Trump has long tied the opioid epidemic in the U.S. to Mexico, and in his conversation with Peña Nieto, he said the U.S. is “becoming a drug-addicted nation.” He singled out the Granite State.

“I won New Hampshire because New Hampshire is a drug-infested den,” Trump said. Although he did win the state in the primary, he lost it to Hillary Clinton in the general election. He then went on to offer “big-league” help from the U.S. in combating the “pretty tough hombres” in Mexico.

Trump praised Peña Nieto’s command of the English language at multiple junctures.  

Early in the call, Trump addressed the interpreter, telling them to stand down because “I think Enrique understands everything I said.” When Peña Nieto answered affirmatively, Trump responded, “He speaks English better than me.”

After Peña Nieto expressed his desire for the two nations to get along, Trump was even more effusive: “You know, we should put that in the statement. Your words are so beautiful. Those are beautiful words, and I do not think I can speak that beautifully, OK?”

Trump urges Peña Nieto not to equate the U.S.-Mexico relationship with the U.S.-Canada relationship.

While the two were on the topic of trade deficits, Peña Nieto brought up NAFTA, the trilaterial trade agreement between Canada, Mexico and the U.S. Trump replied, “Well, Canada is no problem — do not worry about Canada, do not even think about them. That is a separate thing and they are fine and we have had a very fair relationship with Canada. It has been much more balanced and much more fair. So we do not have to worry about Canada, we do not even think about them.”

Australian Prime Minister Malcolm Turnbull listens as President Trump makes a statement to the press New York City, May 4, 2017. (Photo: Brendan Smialowski /AFP/Getty Images)

Australia:

Trump worries about the political ramifications of accepting refugees from Australia.

Most of the conversation between Trump and Turnbull centered on an Obama-era deal in which the U.S. agreed to vet and accept refugees currently imprisoned in Australia for trying to enter the country by boat. Trump stressed that the deal “will make us look awfully bad” after his tough talk on banning refugees.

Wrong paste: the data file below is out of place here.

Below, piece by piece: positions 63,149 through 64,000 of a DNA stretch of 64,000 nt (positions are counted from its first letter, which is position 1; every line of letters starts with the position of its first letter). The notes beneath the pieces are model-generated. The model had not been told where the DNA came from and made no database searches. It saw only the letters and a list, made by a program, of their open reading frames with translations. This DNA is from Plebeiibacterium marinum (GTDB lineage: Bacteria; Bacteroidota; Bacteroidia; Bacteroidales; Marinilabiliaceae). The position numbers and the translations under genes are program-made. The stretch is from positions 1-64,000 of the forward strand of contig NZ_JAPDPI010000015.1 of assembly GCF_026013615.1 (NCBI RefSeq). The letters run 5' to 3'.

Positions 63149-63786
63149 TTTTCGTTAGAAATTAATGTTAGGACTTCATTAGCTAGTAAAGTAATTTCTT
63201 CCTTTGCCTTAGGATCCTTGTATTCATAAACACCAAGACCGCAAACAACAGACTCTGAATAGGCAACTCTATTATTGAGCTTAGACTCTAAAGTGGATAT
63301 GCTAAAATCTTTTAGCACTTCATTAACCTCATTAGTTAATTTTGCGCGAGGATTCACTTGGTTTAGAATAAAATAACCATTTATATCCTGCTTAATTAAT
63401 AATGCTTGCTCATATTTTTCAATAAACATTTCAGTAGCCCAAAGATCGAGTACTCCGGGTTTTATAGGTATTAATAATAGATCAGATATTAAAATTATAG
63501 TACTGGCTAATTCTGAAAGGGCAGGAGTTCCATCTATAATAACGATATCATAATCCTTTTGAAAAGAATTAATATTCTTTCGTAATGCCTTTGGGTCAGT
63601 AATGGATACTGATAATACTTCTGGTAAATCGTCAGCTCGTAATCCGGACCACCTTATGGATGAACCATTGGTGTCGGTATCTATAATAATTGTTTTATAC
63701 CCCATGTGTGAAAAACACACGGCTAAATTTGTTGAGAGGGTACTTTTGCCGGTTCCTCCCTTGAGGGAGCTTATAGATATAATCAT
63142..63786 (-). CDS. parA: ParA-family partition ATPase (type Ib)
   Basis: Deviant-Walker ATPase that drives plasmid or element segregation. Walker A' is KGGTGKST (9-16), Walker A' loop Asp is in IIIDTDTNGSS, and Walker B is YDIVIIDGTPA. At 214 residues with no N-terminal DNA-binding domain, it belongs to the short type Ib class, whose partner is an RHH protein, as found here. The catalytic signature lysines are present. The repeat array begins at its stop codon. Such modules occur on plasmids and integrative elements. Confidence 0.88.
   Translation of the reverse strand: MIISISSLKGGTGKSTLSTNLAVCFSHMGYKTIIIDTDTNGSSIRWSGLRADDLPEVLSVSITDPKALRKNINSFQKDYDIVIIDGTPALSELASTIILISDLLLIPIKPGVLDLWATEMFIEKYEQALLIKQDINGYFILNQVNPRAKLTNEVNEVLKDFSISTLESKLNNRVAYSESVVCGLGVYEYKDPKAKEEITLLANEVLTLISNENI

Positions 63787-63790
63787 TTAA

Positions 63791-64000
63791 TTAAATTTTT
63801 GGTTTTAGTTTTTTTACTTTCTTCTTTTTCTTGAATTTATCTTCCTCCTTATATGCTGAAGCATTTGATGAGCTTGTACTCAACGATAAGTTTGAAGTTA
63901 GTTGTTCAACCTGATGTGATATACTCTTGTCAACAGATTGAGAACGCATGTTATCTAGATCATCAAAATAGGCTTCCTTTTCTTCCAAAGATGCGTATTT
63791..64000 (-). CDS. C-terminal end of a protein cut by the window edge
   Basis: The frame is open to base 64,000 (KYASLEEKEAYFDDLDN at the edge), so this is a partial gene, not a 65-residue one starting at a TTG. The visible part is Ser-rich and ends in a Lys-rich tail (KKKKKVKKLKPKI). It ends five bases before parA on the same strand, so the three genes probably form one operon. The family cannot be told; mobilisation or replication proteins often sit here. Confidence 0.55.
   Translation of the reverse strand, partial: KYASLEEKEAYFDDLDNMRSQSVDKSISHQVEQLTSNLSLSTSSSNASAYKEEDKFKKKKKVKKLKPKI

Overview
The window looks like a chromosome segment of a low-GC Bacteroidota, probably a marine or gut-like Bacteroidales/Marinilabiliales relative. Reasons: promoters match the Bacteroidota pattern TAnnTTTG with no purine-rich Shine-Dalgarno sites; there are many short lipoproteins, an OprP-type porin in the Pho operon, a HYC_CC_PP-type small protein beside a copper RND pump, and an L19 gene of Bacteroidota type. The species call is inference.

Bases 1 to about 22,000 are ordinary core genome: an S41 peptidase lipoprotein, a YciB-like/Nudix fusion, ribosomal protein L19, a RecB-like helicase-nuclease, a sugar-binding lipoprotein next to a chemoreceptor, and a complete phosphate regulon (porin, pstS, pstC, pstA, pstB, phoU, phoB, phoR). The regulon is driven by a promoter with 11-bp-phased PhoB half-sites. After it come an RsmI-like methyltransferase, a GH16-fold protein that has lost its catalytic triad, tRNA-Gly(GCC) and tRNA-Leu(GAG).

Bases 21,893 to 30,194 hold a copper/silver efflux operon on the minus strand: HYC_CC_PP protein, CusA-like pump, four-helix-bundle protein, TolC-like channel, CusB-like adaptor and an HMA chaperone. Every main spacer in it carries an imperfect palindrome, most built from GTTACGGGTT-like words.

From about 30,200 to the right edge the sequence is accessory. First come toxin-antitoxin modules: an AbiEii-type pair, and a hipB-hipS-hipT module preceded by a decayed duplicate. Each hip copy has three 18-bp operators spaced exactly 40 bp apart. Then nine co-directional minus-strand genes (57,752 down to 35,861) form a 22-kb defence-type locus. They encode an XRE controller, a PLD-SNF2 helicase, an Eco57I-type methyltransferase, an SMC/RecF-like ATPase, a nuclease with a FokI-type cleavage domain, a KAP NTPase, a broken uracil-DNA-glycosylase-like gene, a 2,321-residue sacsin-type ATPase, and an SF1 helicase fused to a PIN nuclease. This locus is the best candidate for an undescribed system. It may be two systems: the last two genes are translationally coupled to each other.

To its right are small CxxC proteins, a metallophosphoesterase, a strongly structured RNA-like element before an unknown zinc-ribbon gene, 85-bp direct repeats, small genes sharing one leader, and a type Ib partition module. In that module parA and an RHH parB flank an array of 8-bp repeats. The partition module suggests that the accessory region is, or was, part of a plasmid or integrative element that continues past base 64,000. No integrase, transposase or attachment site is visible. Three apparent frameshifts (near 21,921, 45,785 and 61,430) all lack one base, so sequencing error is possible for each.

“This is going to kill me,” Trump said.

He later immodestly quipped: “I am the world’s greatest person that does not want to let people into the country.”

Trump tells Turnbull, “You’re worse than I am,” in reference to Australia’s strict refugee policy. 

Turnbull explained to Trump that Australia imprisons refugees who try to enter the country by boat in order to discourage “people smugglers,” an idea that intrigued Trump.

“That is a good idea. We should do that too. You are worse than I am,” Trump said.

Despite Turnbull’s explanation of the policy, Trump later asked him, “What is the thing with boats? Why do you discriminate against boats?”

Turnbull informs Trump that the Boston Marathon bombers came from Russia.

 While they were discussing refugees, Trump asked, “Can Australia give me a guarantee that if we have any problems — you know that is what they said about the Boston bombers. They said they were wonderful young men.” Turnbull reminded Trump that the Boston bombers came to the U.S. from Russia.

The U.S. leader replied, “They were from wherever they were.”

Trump doubts resettled refugees will “work for the local milk people.” 

“I hate taking these people,” Trump said of the refugees coming to the U.S. “I guarantee you they are bad. That is why they are in prison right now. They are not going to be wonderful people who go on to work for the local milk people.”

Trump makes clear to Turnbull that he did not enjoy their conversation.

“Look, I spoke to Putin, Merkel, Abe of Japan, to France today, and this was my most unpleasant call because I will be honest with you,” Trump said.

Before he signed off, he repeated this assessment.

“I have had it,” Trump said. “I have been making these calls all day and this is the most unpleasant call all day. Putin was a pleasant call. This is ridiculous.”